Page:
Based on the observed oceanic and atmospheric circulation patterns and their recent evolution, and the time
of year, it seems most likely that warm episode (El Niņo) conditions will develop in the tropical Pacific during the next 3 months.
The evolution towards a warm episode in the tropical Pacific continued during January 2002. By late January
equatorial SST anomalies exceeding +1°C were observed in the vicinity of the date line from 170° E to 160 °W (
Fig. 1). Warmer-than-normal subsurface waters continued to expand eastward beyond the
date line during the month (Fig. 2).
In recent months many tropical Pacific atmospheric and oceanic variables have been influenced by intraseasonal (30-60 day) fluctuations associated with
the Madden-Julian Oscillation (MJO). Alternating periods of low-level easterly and westerly wind anomalies over the western and central Pacific have been
consistent with this activity. December 2001 featured significant low-level westerly anomalies over the western and central equatorial Pacific. This activity
generated a strong eastward propagating oceanic Kelvin wave that contributed to a deepening of the oceanic thermocline and warming of the sea-surface
temperatures in the vicinity of the date line during January. Due to the ongoing Kelvin wave, an increase in subsurface temperature anomalies and SST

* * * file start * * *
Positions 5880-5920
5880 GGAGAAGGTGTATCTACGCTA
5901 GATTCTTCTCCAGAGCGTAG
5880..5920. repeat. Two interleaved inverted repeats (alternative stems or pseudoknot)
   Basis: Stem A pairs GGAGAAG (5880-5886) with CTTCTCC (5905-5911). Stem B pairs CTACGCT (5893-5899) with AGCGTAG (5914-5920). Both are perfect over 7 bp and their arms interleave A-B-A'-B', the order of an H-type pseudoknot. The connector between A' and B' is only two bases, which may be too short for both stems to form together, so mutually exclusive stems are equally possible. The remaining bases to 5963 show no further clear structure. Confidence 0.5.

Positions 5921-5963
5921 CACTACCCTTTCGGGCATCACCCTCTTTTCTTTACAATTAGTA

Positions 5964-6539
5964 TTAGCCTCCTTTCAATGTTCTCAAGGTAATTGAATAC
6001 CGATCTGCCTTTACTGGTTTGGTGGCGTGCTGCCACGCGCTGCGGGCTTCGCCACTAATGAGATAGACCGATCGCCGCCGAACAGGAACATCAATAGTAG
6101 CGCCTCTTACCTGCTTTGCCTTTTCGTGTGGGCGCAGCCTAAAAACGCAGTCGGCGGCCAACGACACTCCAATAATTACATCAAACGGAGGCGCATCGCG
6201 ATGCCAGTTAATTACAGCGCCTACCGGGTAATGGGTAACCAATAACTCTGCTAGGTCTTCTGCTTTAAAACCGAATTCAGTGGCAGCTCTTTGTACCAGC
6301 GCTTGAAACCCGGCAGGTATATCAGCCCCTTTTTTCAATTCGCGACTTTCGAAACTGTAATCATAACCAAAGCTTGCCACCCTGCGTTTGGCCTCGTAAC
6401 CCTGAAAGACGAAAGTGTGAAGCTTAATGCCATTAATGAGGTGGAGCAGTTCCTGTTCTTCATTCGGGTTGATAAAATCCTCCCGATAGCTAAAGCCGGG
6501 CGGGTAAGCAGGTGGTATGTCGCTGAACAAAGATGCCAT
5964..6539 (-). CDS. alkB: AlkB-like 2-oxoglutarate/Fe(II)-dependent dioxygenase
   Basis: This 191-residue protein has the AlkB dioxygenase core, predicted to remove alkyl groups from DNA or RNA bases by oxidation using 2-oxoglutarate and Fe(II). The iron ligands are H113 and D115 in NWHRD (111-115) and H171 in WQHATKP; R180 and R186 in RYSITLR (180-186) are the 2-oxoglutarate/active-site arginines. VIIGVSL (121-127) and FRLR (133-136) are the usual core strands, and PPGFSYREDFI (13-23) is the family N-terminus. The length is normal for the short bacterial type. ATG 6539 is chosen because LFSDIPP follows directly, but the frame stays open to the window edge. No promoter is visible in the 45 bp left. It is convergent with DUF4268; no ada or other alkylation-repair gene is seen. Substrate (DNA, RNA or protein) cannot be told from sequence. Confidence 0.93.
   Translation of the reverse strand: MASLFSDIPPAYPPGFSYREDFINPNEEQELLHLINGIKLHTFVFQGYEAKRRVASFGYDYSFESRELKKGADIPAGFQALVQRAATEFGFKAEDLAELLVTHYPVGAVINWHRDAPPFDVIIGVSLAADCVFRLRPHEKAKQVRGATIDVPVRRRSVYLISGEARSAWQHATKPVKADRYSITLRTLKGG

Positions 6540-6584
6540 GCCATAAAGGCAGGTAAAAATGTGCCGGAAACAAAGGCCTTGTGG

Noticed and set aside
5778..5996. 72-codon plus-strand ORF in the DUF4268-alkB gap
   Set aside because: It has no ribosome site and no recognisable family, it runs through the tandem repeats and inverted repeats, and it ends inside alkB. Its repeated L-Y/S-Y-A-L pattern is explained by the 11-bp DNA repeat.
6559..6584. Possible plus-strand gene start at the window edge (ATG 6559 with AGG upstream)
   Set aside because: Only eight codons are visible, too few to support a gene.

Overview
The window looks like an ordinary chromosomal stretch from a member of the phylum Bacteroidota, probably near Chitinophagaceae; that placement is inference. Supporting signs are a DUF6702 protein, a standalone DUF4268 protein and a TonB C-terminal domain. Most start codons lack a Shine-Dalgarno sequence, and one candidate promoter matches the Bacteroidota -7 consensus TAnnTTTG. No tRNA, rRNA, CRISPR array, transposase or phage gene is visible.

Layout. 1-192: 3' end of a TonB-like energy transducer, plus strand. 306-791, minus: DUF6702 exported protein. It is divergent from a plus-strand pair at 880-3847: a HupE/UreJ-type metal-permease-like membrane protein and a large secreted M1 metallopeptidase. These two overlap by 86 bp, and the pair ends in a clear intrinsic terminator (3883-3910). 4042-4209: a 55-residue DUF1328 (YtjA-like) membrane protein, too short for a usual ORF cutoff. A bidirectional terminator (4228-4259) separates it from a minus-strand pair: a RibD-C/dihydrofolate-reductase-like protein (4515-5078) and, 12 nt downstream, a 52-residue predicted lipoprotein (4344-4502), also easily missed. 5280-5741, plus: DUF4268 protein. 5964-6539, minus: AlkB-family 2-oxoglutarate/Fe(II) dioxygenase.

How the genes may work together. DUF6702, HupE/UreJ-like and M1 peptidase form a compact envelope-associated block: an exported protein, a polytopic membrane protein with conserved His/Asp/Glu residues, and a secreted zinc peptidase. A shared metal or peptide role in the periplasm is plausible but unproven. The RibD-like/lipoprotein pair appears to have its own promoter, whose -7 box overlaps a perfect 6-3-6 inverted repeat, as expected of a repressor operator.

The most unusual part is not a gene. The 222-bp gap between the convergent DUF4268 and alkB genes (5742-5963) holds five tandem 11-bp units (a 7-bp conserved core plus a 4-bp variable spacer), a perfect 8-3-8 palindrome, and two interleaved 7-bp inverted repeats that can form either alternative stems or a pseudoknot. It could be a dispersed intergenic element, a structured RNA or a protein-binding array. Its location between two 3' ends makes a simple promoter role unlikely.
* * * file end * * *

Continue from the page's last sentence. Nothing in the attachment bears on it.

anomalies is occurring in the eastern tropical Pacific. Localized warming of SSTs is expected along the coasts of Ecuador and Peru with the arrival of the
ongoing Kelvin wave. It is important to note that this warming represents the early stages of El Niņo development and that mature El Niņo conditions will
take several months to develop.
Strong MJO activity observed over the Indian Ocean and west Pacific during late January may contribute to another period of westerly low-level wind
anomalies over the central and western equatorial Pacific during February. This may be the impetus for additional Kelvin wave activity that could arrive in
the eastern equatorial Pacific by late March.
The latest statistical and coupled model predictions show a spread from near-normal to moderate warm-episode conditions during the next 3-6 months.
All such models have relatively low skill during the transition phases of ENSO. While the majority of the prediction techniques do indicate that a warm episode
will develop, there is considerable uncertainty as to its strength.
This discussion is a team effort of NOAA and its funded institutions. Weekly updates
for SST, 850-hPa wind, OLR and the equatorial subsurface temperature structure are available on the Climate
Prediction Center homepage at: http://www.cpc.ncep.noaa.gov (Weekly Update).
Forecasts for the evolution of El Niņo/La Niņa are updated monthly in CPC's
Climate Diagnostics Bulletin Forecast Forum. To receive an e-mail notification
when updated ENSO Diagnostic Discussions are released please send your e-mail address to: